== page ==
Abdomen. Chocolate brown, tergites black tomentose dorsally, dense rufous yellow pilose laterally on tergite I; tergite II with yellow hairs anterolaterally, black hairs posterolaterally; tergites III–IV with thick black hairs laterally; tergites V–VII with dense white scales laterally. Venter chocolate brown, adpressed long white pilose and tomentose on each segment, brown tomentose anteriorly on each segment.

Male genitalia ( Fig. 27View FIGURES 24–28). Phallic complex with parameral sheath bare, broad basally and narrowed to rounded apex in dorsal view, in lateral view with relatively large rounded ventral medial blade-like process; distiphallus in lateral view with small ventral subapical notch.

Female. As in male except as follows: Eyes separated at vertex by ca. 2 x width of ocellar tubercle; frons more tumid than male, sparse black tomentum medially above antenna, white scales laterally; mesonotum with less black hairs and tomentum than in male; pleura without dark hairs, all yellow hairs and tomentum in male replaced by white hairs and scales or tomentum; sternites with anterior segments with black tomentum instead of brown. Genitalia not dissected.

Other material examined. ARGENTINA: 2♂ [no further data], R  . d’Alessandro Coll. (USNM). PERU: 1♀, Callanga [no further data] ( USNM)  .

Remarks. The holotype of Anthrax divisa Walker, 1852  was examined during this study via photography made available by Erica McAlister at the BMNH. It matches the features of I. minas (Macquart)  and is here treated as a junior synonym of it. Painter & Painter (1974) remarked that the head was glued onto the type specimen and did not match that of a celer  group species. The head that is glued on is bright yellow contrasting with the remainder of the body and is actually the head of a species of Poecilanthrax  as it is predominantly bare, a primary distinguishing character of that genus. Walker (1852) did not remark on the color of the head and probably would have if it was different than his description: “Deep black, thickly clothed with short black hairs, head clothed with short black hairs, in front with light tawny hairs, and behind with silvery hairs: mouth pitchy ...”, so it was probably glued on after the original description. It is clear that the head does not belong to the type specimen; and since the other characters of thorax, wing, legs and abdomen fit with Ins minas (Macquart)  , Anthrax divisa Walker  is here treated as conspecific with it.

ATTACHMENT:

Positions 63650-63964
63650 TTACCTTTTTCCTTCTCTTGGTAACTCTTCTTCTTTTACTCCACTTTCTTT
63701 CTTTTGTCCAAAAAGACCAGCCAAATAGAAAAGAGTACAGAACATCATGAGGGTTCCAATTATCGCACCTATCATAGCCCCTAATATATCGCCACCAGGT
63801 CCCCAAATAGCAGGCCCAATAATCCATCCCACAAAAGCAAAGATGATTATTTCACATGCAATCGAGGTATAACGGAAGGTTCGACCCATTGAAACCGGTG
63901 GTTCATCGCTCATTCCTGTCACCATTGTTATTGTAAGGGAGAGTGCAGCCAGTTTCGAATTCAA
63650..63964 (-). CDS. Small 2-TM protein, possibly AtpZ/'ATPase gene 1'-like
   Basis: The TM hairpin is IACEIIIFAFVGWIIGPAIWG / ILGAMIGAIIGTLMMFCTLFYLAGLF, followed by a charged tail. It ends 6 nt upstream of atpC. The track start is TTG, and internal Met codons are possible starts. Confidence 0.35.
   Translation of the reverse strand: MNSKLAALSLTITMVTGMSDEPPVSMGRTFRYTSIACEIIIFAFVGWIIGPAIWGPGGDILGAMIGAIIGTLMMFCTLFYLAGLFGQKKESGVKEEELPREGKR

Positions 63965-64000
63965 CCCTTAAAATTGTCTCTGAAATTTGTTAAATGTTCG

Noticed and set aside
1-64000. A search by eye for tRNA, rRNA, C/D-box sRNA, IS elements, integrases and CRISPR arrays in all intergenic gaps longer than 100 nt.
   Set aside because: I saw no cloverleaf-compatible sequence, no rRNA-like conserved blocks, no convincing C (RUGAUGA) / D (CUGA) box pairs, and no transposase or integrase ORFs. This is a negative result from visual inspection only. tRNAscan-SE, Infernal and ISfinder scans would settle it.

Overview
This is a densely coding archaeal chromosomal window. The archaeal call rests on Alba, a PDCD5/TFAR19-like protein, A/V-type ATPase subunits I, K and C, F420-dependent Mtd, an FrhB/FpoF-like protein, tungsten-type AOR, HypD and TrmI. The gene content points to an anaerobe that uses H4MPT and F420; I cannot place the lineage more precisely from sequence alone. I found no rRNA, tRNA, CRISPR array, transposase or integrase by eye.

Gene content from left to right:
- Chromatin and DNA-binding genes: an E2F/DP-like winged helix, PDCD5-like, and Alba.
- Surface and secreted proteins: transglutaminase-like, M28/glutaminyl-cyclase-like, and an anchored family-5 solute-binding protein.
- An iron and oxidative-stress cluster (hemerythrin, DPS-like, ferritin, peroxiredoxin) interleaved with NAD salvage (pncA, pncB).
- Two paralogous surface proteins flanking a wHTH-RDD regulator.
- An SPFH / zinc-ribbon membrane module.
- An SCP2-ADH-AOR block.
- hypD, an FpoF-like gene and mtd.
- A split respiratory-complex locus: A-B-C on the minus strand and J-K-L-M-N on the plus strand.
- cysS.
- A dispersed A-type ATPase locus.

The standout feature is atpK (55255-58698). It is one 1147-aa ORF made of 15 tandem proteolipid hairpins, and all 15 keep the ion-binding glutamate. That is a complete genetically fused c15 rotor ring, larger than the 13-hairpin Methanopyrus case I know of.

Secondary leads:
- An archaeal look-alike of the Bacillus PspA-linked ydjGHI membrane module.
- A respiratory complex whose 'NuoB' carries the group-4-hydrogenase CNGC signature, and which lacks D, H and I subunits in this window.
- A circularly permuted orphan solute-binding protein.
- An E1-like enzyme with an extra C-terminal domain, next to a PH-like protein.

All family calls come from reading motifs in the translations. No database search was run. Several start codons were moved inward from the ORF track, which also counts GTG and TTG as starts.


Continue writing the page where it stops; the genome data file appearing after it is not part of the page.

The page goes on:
Painter & Painter’s (1974) description is of females, which have slightly different vestiture coloration (paler) than males. The single female specimen at hand from Peru fits Painter & Painter’s description and is an extension of the distribution of this species, previously known from Argentina and Brazil. It may be more widespread when more collected material is examined or when more material is collected.

Distribution. Argentina, Brazil (Minas Gerais), Peru (new record).


Departamento de Geologia, Universidad de Chile


Smithsonian Institution, National Museum of Natural History














Ins minas ( Macquart, 1848 )

Evenhuis, Neal L. 2020

Anthrax minas

Macquart, P. J. M. 1848: 193

Anthrax divisa

Walker, F. 1852: 190

Villa (Hemipenthes) divisa (Walker)

Painter, R. H. & Painter, E. M. 1974: 202

Villa (Hemipenthes) minas (Macquart)

Painter, R. H. & Painter, E. M. 1974: 246

Villa divisa (Walker)

Hull, F. M. 1973: 372

Hemipenthes minas (Macquart)

Hull, F. M. 1973: 386

Hemipenthes divisa (Walker)

Evenhuis, N. L. 1983: 470